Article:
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# Bit twiddling

Greenhorn
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The following question is from K&B mock exam.

I know how all those bitwise operators work. But I'm having a hard time to manually perform the calculations, and for the exam, time is an enemy.

What's the best approach to attack a question like that ?

Thanks,
Francisco

Ranch Hand
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First I would write out the three numbers in binary.
10 = 1010
12 = 1100
7 = 0111

Next ~1010 = 0101
So x = 0101
0101 ^ 1100 = 1001
So y = 1001
1001 & 0111 = 0001

So System.out.println(1);

I don't think there are any real tricks beyond that. From what I have heard there are only 1 or 2 of these questions on the test so taking a few minutes shouldn't be a problem (you only have to average 1 every 2 minutes).

Sheriff
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I sketch a table, with powers of 2 across the top and binary representations underneath...

This is great practice, but it's unlikely that the actual exam will have bitwise questions this involved. Even so, time shouldn't be that much of a concern.

Francisco Gonzalez
Greenhorn
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But there is something I don't understand, ~10 is really:

1111 1111 1111 1111 1111 1111 1111 1010

So in your calculation you are discarding all the 1's at the begining, I don't think you can't do that, or you can ? I know you ended up with the right answer, but is that always going to work ?

Regards,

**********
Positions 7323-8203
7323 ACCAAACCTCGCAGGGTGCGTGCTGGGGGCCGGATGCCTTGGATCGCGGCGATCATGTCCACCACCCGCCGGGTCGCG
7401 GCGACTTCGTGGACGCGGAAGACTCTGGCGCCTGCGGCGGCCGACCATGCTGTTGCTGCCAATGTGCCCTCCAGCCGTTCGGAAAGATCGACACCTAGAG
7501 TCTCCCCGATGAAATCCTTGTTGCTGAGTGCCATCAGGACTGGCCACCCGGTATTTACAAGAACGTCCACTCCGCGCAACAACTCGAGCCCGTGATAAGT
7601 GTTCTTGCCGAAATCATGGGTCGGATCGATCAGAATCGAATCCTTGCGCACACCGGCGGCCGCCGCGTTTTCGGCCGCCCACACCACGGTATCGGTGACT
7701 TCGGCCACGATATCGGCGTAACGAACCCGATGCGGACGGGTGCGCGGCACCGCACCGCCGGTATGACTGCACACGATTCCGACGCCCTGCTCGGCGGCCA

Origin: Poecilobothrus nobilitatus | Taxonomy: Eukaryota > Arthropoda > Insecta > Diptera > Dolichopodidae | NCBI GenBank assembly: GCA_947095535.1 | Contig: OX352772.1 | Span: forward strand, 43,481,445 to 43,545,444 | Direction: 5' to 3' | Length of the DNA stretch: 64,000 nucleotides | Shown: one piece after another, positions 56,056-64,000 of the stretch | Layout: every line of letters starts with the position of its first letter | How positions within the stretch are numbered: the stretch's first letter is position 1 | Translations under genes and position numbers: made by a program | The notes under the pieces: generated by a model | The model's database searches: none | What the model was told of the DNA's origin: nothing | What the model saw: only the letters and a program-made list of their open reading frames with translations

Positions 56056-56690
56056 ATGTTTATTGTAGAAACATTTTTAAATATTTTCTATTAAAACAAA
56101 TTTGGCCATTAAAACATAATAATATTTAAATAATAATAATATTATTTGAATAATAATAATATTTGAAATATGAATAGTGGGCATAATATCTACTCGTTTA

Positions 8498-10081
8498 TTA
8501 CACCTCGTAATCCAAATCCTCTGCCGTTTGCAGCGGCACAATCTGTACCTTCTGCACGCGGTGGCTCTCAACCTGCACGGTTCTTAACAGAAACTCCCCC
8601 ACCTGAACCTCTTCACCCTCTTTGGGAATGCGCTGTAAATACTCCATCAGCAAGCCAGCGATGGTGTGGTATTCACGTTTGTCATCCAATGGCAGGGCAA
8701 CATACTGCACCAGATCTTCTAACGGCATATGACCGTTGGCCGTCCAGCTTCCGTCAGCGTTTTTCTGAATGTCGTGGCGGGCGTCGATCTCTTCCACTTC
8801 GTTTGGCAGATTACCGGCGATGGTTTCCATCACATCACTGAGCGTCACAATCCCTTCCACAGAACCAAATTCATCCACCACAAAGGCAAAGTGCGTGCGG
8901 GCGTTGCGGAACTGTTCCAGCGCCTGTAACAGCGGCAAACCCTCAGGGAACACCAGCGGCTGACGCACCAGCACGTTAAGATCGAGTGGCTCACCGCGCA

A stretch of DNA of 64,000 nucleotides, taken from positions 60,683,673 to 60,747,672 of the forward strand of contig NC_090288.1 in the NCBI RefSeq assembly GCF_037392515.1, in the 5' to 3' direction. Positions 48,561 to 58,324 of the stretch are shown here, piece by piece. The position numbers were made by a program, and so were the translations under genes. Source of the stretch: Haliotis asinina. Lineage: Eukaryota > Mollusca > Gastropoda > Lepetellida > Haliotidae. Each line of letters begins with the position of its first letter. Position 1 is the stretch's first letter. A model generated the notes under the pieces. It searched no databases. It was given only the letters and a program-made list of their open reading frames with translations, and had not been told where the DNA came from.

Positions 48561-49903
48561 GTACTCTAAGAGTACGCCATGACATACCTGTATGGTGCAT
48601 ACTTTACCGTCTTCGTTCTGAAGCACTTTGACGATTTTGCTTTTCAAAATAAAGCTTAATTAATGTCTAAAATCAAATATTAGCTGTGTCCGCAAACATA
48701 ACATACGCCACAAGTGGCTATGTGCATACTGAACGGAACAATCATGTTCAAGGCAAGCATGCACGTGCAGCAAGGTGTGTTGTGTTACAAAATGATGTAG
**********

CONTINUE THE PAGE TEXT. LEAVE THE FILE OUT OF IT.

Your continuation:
Francisco

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Originally posted by Francisco Gonzalez:
I know you ended up with the right answer, but is that always going to work ?

No, it won't always work. It did happen to work in this case, whether by luck or by clever foresight and optimization on the part of Steven.

The key is that final (y & 7) operation. "Anding" something by 7 effectively masks off all but the last three bits of the result, so even if you got bits 4 and up completely wrong, it wouldn't matter in this particular question.

- Jeff

Steven Bell
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Originally posted by Francisco Gonzalez:

But there is something I don't understand, ~10 is really:

1111 1111 1111 1111 1111 1111 1111 1010

So in your calculation you are discarding all the 1's at the begining, I don't think you can't do that, or you can ? I know you ended up with the right answer, but is that always going to work ?

Regards,
Francisco

You're right, I saw the & 7 as a mask and ignored the higer bits (actually could have ignored the fourth one too). I should have said something as this only works with the mask there.

P.S. As a mental optimization you can generally keep track of the higher bits as a 0 or 1 as they are effected the same by most operations. Ned to be careful with that though and watch for right shifts.
[ April 13, 2005: Message edited by: Steven Bell ]

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